Food was a great obsession for a few days, as he was obviously hungry and thin when he found us. As we got to know Wrigley, the more we loved him.
Wrigley's character was unique. We really hoped we could keep him. A visit to the vets was arranged for a check-up and inoculations; also to arrange for neutering in the future. The vet seemed as enchanted as I was with Wrigley, who was interested in everything round him. He thought he was five to six months old and that he had a streak of Burmese in him somewhere.
On returning home, Wrigley marched straight to his food bowl, then proceeded to rush in and out of the garden into the lounge before settling down on the sofa between us. The telephone rang.
"Hello, you don't know me, but I know Diane Millward, who does a lot of work for the Cat Rescue and Welfare. She noted you had found a stray tabby. We lost one about three months old." I was stunned.
"I've just taken the one we found to the vets. He thinks he's about six months old." I prayed he would not want to come and see Wrigley. "We weren't sure how old he was when we got him. He has a small, blunt face, large ears and a long body." I was silent. I knew Wrigley was their cat. I felt my stomach lurch. "We've put up posters, but no luck. Do you think we could come and look at the cat you've found - it's worth a try? Is it OK to come now?"
"Yes, of course. Mind you, we'd be heartbroken if it was your cat. We adore him. We thought he'd just been dumped."
"Think how we felt when we'd lost him."
"Yes, I'm sure. Bye."
I knew it was their cat. I went into the lounge to watch Wrigley. Ian was asleep on the sofa. I woke him up and told him about the call. We sat watching Wrigley playing. Then he flopped down next to us on the sofa and wanted his tummy rubbed. The knock at the door sent that icy sensation through me again. Wrigley followed me to the porch. A youngish man with a turquoise T-shirt and small, bright blue eyes was standing there.
"That's him!" he exclaimed, as soon as he saw Wrigley, who did something he never usually did: he disappeared. The young man showed me the poster with a photocopied picture of their cat they named Dylan. It was Wrigley. "Nikki will be so pleased," he said. "He's travelled quite a long way from Bakersfield. We offered a reward of £10 to anyone, who found him. Please take it for looking after him."
"I can't," I said, as he insisted again. "I love animals." Tears began to fill my eyes. I meant I loved Wrigley. I went to look for him in the front garden, but there was no sign of him. Ian came through the hall to the porch cradling Wrigley. He handed him over. Wrigley scrabbled and wriggled to get free. I know he wanted to stay with us. He loved us; also the garden and the house were like paradise to him. He never wandered out of our sight. I stroked Wrigley's head and said goodbye.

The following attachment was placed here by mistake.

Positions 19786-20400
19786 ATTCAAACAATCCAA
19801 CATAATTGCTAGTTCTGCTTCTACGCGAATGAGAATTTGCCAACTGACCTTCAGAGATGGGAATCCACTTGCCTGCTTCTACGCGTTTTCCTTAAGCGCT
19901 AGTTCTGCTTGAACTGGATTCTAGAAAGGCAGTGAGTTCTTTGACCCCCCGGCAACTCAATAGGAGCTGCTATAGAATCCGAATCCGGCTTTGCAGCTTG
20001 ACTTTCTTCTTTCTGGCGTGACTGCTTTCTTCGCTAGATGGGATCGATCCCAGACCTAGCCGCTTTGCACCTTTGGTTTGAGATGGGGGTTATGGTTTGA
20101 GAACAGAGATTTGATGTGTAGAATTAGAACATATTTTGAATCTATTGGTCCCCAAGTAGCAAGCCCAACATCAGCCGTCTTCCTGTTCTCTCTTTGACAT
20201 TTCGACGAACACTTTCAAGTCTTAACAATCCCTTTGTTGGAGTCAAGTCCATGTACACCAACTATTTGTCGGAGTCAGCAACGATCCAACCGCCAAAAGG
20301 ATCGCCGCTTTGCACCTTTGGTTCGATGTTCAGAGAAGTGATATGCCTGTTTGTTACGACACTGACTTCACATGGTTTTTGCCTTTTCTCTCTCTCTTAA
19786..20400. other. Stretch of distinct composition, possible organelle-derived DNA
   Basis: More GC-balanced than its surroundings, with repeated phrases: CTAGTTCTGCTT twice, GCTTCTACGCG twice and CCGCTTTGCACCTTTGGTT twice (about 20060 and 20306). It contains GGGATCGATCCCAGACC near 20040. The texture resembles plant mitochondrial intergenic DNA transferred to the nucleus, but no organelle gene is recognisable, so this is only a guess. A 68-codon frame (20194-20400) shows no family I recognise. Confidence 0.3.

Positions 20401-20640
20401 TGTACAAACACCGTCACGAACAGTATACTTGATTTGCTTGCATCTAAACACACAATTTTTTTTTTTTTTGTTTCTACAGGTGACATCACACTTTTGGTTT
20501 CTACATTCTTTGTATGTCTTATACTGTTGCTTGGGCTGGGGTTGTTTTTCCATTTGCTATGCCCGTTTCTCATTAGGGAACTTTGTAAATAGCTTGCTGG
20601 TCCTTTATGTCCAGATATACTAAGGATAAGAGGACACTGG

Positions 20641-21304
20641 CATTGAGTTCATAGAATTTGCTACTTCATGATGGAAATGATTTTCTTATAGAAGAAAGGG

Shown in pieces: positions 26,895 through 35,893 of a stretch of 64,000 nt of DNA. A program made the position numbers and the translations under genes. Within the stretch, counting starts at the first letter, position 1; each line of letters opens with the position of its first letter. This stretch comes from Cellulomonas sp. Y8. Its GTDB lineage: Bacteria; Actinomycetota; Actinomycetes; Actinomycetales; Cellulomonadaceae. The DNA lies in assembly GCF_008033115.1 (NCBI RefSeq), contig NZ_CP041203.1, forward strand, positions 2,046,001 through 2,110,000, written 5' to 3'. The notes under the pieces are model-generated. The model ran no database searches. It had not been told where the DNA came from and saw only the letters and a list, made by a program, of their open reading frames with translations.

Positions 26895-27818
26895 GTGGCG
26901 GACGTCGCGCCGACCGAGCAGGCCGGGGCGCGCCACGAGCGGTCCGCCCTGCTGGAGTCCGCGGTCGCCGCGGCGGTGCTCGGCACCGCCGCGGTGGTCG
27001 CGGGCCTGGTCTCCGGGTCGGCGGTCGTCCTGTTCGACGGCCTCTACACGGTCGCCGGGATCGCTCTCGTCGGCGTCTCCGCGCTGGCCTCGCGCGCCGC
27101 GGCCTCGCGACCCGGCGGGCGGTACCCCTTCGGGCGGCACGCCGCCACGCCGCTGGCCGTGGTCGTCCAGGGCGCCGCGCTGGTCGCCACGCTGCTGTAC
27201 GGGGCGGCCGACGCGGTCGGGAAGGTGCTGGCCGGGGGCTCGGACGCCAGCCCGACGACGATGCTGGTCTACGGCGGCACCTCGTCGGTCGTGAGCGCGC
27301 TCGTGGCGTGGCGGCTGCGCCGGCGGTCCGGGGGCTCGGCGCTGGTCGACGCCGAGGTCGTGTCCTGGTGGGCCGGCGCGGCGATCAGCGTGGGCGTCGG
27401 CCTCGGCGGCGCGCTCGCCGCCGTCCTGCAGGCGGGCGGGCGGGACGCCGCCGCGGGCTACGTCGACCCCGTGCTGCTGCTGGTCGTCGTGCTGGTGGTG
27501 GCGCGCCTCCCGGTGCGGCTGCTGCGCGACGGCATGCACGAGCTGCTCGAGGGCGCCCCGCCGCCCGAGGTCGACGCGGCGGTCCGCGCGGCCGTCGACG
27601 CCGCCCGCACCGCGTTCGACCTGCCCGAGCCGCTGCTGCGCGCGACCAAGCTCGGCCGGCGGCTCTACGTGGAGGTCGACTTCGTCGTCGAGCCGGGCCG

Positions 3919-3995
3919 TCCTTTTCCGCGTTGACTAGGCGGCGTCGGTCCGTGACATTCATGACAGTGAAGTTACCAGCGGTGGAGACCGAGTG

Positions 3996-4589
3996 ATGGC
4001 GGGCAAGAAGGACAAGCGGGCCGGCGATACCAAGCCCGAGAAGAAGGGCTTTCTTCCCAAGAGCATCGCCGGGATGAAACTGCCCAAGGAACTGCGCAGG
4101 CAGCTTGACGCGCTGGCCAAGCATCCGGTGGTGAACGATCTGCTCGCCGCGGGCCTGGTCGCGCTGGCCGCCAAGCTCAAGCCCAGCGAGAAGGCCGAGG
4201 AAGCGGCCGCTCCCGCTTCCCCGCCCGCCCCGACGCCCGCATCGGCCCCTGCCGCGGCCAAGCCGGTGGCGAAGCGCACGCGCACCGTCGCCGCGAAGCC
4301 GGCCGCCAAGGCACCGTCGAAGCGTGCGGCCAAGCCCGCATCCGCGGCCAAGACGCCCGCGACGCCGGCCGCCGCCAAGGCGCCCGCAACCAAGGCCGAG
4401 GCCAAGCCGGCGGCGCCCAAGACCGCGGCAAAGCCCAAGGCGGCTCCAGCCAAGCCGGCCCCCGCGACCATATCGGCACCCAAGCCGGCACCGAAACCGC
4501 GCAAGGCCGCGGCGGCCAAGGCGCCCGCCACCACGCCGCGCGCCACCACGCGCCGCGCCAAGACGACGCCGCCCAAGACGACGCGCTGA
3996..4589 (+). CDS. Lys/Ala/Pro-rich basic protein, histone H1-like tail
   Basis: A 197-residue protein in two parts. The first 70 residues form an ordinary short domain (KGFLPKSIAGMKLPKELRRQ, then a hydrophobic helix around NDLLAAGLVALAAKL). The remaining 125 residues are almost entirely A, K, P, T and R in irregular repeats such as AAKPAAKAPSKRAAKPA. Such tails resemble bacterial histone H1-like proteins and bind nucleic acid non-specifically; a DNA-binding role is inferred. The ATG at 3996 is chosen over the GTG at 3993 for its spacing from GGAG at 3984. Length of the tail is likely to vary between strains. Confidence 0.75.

I watched as the young man held Wrigley and tried to open his car door. Then he reversed his red car down the road and was gone. I went into the conservatory and burst into tears.
The days that followed were all dark. It was like another bereavement after losing Miffy, but I knew Wrigley was alive and we could not keep someone else's cat. It was the only time in my life I have wanted something that belonged to another person. I cried all night and the tears did not subside the next day. I dreamt of Wrigley, I kept going over how we could have kept him. I told myself he might come back as mysteriously as he had appeared. The book, 'The Incredible Journey' kept coming into my mind.
One dream was of my art room, where Wrigley used to 'help' me, while I was writing, typing or painting. The room was now sparse and bare. There was a large, black hole to the right through which Wrigley had vanished. I felt it was my 'heart' room and Wrigley had, indeed, left a huge, black hole in my life and Ian's, which depression threatened to fill.
Today is Monday 13th July. I still feel awful. I cannot get to sleep until late and wake up early with that lurching, sick feeling of knowing Wrigley is not there. He used to wake me at about five o'clock by bouncing onto the bed and then my shoulder; purring, nuzzling my hair and licking my face. We keep listening for his mewing at night and remembering his funny, mischievous ways by day. Although he was only with us for ten days, it seemed like ten months. We will never forget him and like Miffy, he was one of the family. The dent he made in our lives was deep.
A pot of bronze chrysanthemums sits on the lounge windowsill where Wrigley loved to sit. The card says, "Thanks for caring for our cat. Much appreciation. Nikki and Ashley." There is a photograph in a frame next to it to remind us of the cat we loved, who could not stay with us. Two sentences keep running through my head:
"As deep as the joy he gave to me,
As deep my sorrow is."
Copyright: Vivien Steels (1995)